'JFK, Oswald Differences Lead to Violence,' and Other Great Headlines of Yesteryear

Two innovative ways out of a journalistic dead end

1) A few days ago I spoke with NPR's media reporter, David Folkenflik, about the whole false-equivalence fandango. Just now I heard the resulting story, which took a form I hadn't expected — in a good way.

Usually for broadcast stories, on radio or TV alike, the practicalities of the medium and the conventions of journalism dictate this cycle: A reporter talks with one source for a few minutes; then talks with other sources; and then interleaves little snippets in the final story. "Mr. X says this [8 second clip from him], but Ms. Y says that [10 second clip from her]." I'm not being catty about this. It's what the time constraints of the medium often require; it's a version of what print reporters like me do (talk to someone for half an hour, then use two or three quotes in a story); and often it is the best way to get a range of views across.

Instead, Folkenflik presented the story in a way that talked about its stated subject -- "false-equivalence" reporting -- but that also, in its very structure, illustrated a way to work around some normal journalistic constraints. He ended up pairing two reporters who differed in many ways including overall political outlook -- Robert Costa, of National Review, and me. He pointed out that, despite other differences, each of us was presenting the shutdown story in a fundamentally similar way, as a fight within the Republican party. Then he contrasted that with the mainstream "Obama and Boehner: Who will blink first?" Washington-dysfunction narrative. You can listen to his story here. Completely apart from my own involvement, I thought this was a real step forward in explaining how and why the media can portray today's changed political realities.*

2) A reader with a political-literary-legal background suggests the way our current mentality might apply to headlines from yesteryear:

 JFK, Oswald Differences Lead to Violence
      Fateful Lincoln, Booth Collision Repeated
[See photo above]

Rights Marchers Clash with Fire Hoses and Dogs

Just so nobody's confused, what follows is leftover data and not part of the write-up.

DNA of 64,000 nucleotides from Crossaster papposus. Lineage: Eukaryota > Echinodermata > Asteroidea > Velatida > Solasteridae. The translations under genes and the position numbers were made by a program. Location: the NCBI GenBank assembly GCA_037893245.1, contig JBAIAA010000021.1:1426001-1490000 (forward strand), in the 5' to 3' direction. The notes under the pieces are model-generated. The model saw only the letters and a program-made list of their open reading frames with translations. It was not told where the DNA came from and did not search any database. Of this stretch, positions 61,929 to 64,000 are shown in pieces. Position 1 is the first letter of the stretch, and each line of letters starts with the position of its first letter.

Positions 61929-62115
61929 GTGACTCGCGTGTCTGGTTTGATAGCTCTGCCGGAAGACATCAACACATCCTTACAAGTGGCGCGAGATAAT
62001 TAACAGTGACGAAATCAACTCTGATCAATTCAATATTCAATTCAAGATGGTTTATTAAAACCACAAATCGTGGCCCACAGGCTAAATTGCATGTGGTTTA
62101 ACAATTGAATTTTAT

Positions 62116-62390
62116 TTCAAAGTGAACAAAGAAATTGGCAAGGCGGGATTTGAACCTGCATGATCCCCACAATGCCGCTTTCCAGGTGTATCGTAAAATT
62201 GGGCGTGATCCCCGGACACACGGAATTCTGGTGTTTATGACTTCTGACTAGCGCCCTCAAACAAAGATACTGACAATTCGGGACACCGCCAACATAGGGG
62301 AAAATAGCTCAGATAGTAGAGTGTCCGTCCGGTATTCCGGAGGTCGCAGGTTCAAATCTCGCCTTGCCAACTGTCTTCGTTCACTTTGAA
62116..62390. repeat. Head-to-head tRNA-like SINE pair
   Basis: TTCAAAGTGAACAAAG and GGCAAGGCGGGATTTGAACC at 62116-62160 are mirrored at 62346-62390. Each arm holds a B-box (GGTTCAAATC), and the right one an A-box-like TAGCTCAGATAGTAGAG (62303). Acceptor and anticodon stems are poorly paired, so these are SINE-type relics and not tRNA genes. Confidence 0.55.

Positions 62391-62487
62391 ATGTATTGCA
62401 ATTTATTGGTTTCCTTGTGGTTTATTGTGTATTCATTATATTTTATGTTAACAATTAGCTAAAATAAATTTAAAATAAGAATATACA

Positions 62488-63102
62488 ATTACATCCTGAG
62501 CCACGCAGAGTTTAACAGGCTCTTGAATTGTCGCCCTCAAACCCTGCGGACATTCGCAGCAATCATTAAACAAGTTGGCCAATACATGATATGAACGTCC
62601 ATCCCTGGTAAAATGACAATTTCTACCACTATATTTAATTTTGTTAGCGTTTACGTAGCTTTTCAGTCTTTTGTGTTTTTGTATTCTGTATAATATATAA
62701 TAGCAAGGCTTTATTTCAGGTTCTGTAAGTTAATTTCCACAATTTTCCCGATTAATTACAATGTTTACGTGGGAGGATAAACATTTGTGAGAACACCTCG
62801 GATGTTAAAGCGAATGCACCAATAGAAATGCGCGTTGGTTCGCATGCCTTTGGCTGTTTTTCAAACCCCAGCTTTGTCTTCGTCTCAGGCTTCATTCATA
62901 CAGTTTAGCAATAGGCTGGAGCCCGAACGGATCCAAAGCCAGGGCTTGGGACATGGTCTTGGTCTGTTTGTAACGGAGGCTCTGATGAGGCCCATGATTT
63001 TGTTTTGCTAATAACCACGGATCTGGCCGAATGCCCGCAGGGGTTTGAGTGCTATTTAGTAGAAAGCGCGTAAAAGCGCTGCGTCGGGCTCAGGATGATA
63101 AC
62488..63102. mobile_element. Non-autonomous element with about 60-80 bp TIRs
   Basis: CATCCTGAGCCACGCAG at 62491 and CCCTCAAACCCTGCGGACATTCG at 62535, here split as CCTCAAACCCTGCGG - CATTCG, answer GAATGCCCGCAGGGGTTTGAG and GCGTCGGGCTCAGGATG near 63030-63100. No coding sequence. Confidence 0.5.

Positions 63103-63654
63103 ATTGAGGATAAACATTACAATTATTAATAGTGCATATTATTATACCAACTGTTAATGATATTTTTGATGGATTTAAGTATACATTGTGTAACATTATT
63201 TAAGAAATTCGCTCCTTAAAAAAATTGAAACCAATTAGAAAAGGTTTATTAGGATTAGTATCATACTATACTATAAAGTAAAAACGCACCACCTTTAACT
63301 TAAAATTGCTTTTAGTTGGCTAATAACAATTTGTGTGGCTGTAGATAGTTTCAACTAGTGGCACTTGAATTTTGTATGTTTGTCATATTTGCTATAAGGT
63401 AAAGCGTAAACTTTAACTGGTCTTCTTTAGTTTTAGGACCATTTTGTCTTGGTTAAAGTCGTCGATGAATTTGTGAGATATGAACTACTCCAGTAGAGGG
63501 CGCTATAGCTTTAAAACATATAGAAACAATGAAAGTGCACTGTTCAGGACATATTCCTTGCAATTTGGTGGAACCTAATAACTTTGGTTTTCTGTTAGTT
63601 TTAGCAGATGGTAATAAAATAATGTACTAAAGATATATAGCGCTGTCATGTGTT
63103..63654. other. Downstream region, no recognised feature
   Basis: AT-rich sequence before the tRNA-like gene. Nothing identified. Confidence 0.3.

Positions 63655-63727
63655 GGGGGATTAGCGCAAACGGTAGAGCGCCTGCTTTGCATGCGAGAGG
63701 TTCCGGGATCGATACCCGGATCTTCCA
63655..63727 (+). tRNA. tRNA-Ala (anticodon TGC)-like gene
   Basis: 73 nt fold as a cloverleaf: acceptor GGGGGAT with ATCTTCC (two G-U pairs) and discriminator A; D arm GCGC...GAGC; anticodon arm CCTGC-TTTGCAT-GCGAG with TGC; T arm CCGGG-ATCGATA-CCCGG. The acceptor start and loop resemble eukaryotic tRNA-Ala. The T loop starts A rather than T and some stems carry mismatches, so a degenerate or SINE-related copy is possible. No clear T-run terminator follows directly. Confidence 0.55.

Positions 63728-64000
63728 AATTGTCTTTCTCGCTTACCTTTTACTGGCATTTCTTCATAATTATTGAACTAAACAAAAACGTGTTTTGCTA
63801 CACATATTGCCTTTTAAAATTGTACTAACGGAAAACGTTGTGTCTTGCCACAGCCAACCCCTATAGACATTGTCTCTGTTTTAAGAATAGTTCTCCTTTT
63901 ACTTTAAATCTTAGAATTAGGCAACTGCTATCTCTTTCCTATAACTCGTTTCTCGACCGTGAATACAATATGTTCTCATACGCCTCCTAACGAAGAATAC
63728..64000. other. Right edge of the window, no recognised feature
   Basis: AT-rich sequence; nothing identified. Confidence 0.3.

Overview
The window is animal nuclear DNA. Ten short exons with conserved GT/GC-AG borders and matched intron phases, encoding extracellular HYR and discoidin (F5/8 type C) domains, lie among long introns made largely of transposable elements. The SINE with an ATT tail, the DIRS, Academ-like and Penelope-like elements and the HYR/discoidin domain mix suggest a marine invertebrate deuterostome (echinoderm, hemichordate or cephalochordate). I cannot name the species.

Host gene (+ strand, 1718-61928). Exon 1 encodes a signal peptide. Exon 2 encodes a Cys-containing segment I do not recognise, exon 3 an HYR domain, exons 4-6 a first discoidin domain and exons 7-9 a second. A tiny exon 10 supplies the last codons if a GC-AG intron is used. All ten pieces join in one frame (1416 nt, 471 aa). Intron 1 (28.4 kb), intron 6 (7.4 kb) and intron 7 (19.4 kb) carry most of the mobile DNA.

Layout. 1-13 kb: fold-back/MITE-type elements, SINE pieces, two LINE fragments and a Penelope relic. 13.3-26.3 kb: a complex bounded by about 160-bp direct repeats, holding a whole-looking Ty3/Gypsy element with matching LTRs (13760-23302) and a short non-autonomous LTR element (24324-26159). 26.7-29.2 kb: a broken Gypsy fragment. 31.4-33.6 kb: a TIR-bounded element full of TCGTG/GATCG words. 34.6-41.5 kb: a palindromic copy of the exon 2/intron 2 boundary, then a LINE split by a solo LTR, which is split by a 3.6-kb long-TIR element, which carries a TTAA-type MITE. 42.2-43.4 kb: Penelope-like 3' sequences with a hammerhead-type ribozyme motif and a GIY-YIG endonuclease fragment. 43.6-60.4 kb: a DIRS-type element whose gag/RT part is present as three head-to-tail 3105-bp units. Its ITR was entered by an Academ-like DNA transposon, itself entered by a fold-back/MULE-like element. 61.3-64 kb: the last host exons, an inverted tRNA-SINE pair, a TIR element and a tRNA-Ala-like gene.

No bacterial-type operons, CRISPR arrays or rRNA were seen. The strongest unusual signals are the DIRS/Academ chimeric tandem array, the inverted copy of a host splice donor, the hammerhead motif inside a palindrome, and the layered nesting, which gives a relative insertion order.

Standoff as Marchers Doused and Canines are Photographed

Astronauts, Moon Meet at Last
   Historic Moment as Lunar Soil Makes Contact with Human Boot

Animosity Flares Between Jap Planes and Shore Batteries at Pearl Harbor
    Both Sides Unleash Firepower

*The Folkenflik story includes an unfortunate on-air clip from Fox News's Brit Hume (whom I've known for years and like personally).

Hume was complaining about a WSJ story saying that the most "reasonable" solution would be for the House to go ahead and pass a "clean" budget bill. This would get the government going again and would save health-care debates for later. Hume said that was unfair, since it would be just as "reasonable" for the Senate to pass the House's version of a budget bill.

Think about this:

  • On the one hand, the House could do what a majority of its own members (R and D) clearly want, and that is in keeping with what usually happens through the years, decades, and centuries. Namely, keep the government open without making its very operation conditional on other demands. OR
  • On the other, the Senate could accept the House's bill — which keeps the government open but also undoes Obamacare — even though a majority of its members consider this anathema, it goes against all precedent, and it would force a recently reelected president to accept the minority-opposition program. 

As a matter of politics, people can differ on which of those results they would prefer. But I don't think many people outside D.C. journalism would think of calling them equally "reasonable."

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James Fallows is a national correspondent for The Atlantic and has written for the magazine since the late 1970s. He has reported extensively from outside the United States and once worked as President Carter's chief speechwriter. His latest book is China Airborne. More

James Fallows is based in Washington as a national correspondent for The Atlantic. He has worked for the magazine for nearly 30 years and in that time has also lived in Seattle, Berkeley, Austin, Tokyo, Kuala Lumpur, Shanghai, and Beijing. He was raised in Redlands, California, received his undergraduate degree in American history and literature from Harvard, and received a graduate degree in economics from Oxford as a Rhodes scholar. In addition to working for The Atlantic, he has spent two years as chief White House speechwriter for Jimmy Carter, two years as the editor of US News & World Report, and six months as a program designer at Microsoft. He is an instrument-rated private pilot. He is also now the chair in U.S. media at the U.S. Studies Centre at the University of Sydney, in Australia.

Fallows has been a finalist for the National Magazine Award five times and has won once; he has also won the American Book Award for nonfiction and a N.Y. Emmy award for the documentary series Doing Business in China. He was the founding chairman of the New America Foundation. His recent books Blind Into Baghdad (2006) and Postcards From Tomorrow Square (2009) are based on his writings for The Atlantic. His latest book is China Airborne. He is married to Deborah Fallows, author of the recent book Dreaming in Chinese. They have two married sons.

Fallows welcomes and frequently quotes from reader mail sent via the "Email" button below. Unless you specify otherwise, we consider any incoming mail available for possible quotation -- but not with the sender's real name unless you explicitly state that it may be used. If you are wondering why Fallows does not use a "Comments" field below his posts, please see previous explanations here and here.

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